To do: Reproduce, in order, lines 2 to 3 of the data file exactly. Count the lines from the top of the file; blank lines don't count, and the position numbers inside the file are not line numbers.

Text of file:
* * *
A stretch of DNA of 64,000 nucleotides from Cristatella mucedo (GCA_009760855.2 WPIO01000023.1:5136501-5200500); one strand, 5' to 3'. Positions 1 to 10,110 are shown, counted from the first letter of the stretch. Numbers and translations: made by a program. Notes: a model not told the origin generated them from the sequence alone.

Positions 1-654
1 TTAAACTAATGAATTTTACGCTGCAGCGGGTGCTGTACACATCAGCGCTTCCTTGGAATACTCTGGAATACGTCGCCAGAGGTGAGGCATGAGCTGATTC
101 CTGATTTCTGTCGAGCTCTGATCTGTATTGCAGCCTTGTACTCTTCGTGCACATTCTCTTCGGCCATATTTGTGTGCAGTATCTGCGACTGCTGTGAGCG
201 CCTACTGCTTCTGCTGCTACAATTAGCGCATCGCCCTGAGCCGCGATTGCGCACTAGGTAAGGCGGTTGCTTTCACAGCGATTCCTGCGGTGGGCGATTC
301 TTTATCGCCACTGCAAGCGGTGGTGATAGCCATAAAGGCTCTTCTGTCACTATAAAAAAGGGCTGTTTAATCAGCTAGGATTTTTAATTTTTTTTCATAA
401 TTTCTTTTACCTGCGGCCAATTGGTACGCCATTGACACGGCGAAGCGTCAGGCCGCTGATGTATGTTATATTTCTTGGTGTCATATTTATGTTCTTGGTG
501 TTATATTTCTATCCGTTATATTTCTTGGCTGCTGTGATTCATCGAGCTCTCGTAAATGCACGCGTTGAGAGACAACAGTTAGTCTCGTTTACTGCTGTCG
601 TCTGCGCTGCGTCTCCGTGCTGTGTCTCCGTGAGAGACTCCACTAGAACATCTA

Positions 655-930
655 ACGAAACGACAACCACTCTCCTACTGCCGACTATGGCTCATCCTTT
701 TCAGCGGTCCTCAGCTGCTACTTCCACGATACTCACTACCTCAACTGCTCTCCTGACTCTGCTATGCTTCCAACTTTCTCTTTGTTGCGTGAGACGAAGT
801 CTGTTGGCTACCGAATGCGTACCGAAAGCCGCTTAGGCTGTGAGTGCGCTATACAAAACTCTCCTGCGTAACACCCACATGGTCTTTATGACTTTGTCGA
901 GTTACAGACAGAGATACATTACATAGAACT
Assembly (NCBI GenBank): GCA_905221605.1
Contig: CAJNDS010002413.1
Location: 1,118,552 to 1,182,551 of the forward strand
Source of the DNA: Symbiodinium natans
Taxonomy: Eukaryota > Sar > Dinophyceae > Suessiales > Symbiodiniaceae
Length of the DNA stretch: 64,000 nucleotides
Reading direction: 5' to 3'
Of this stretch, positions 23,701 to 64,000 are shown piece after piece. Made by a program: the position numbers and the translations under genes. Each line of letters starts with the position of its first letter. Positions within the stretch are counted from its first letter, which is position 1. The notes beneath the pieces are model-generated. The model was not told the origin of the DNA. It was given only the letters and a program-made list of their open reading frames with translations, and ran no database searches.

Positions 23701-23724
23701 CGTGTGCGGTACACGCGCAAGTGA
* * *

Positions 1-654
1 TTAAACTAATGAATTTTACGCTGCAGCGGGTGCTGTACACATCAGCGCTTCCTTGGAATACTCTGGAATACGTCGCCAGAGGTGAGGCATGAGCTGATTC